BACKGROUND: The number of Chinese Americans is growing and nearly 20% of older Chinese-American home care patients have at least one potentially inappropriate medications (PIMs) prescribed at hospital discharge. Further examination of PIMs during care transition is warranted, especially among older Chinese-Americans.
OBJECTIVES: To describe, during care transitions from hospital to home care: (i) the subtypes of PIMs, (ii) the difference of PIM prevalence prescribed at hospital discharge as compared to home care admission, (iii) the relationship between subtypes of PIMs, and (iv) issues affecting medication reconciliation among older Chinese-Americans.
METHODS: This cross-sectional, retrospective study was conducted in a large urban home care agency from June 2010 to July 2011. From data collected by in-home survey and chart abstraction, PIMs were identified using 2002 diagnosis-independent Beers criteria. The difference of PIM prevalence at hospital discharge and at home care admission was analyzed by Wilcoxon Signed Ranks test. The relationship between subtypes of PIMs was evaluated using Phi coefficient.
PARTICIPANTS: 82 older (age 65 years and above) Chinese-American home care patients following recent hospital discharge.
RESULTS: 3.38% (22) and another 3.72% (28) of prescribed medications were identified as PIMs at hospital discharge and home care admission, respectively. There was no statistically significant difference in PIM prevalence identified at hospital discharge and at homecare admission (z=-1.732, p=.083). PIMs included: long-term use of stimulant laxatives and high-dosages of ferrous sulfate, and a significant relationship between these two PIMS (r=.224, p=.04). More than 80% (n=65) of study participants reported low education levels and limited English proficiency.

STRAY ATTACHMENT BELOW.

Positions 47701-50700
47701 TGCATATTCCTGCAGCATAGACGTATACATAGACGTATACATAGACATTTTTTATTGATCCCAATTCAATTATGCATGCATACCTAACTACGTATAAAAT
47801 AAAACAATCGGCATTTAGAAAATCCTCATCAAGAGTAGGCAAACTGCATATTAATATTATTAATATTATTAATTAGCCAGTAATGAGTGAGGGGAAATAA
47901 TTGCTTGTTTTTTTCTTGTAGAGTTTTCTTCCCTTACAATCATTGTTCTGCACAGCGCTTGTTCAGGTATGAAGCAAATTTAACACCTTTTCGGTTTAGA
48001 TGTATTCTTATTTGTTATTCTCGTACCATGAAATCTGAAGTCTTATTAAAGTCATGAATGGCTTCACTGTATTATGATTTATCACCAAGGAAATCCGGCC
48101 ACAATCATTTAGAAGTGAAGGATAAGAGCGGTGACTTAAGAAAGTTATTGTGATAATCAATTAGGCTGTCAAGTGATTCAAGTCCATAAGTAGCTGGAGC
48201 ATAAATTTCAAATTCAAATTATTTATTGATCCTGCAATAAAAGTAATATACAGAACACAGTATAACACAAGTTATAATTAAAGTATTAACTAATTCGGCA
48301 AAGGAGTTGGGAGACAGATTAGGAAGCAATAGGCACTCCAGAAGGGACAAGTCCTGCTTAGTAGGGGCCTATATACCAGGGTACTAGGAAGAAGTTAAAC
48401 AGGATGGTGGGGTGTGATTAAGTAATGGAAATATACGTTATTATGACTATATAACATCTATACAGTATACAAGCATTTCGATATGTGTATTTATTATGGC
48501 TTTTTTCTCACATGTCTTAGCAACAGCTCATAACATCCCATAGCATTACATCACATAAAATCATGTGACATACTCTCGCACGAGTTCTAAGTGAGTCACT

CONCLUSIONS: Subtypes of PIMs were ordered during the post-hospital transfers, indicating the necessity to review the appropriateness of medications during this transition. Guidelines such as Beer's criteria regarding appropriateness of medications should be incorporated in medication reconciliation before adding new medications to treat the older adult's health problems. The medication management process needs to be both culturally sensitive and adapted to literacy level; validating the patients' full understanding of their medications is paramount.
- Care transitions,
- Limited English proficiency,
- Low education levels,
- Medication reconciliation,
- Older Chinese-Americans,
- Potentially inappropriate medication
Available at: http://works.bepress.com/janice_foust/1/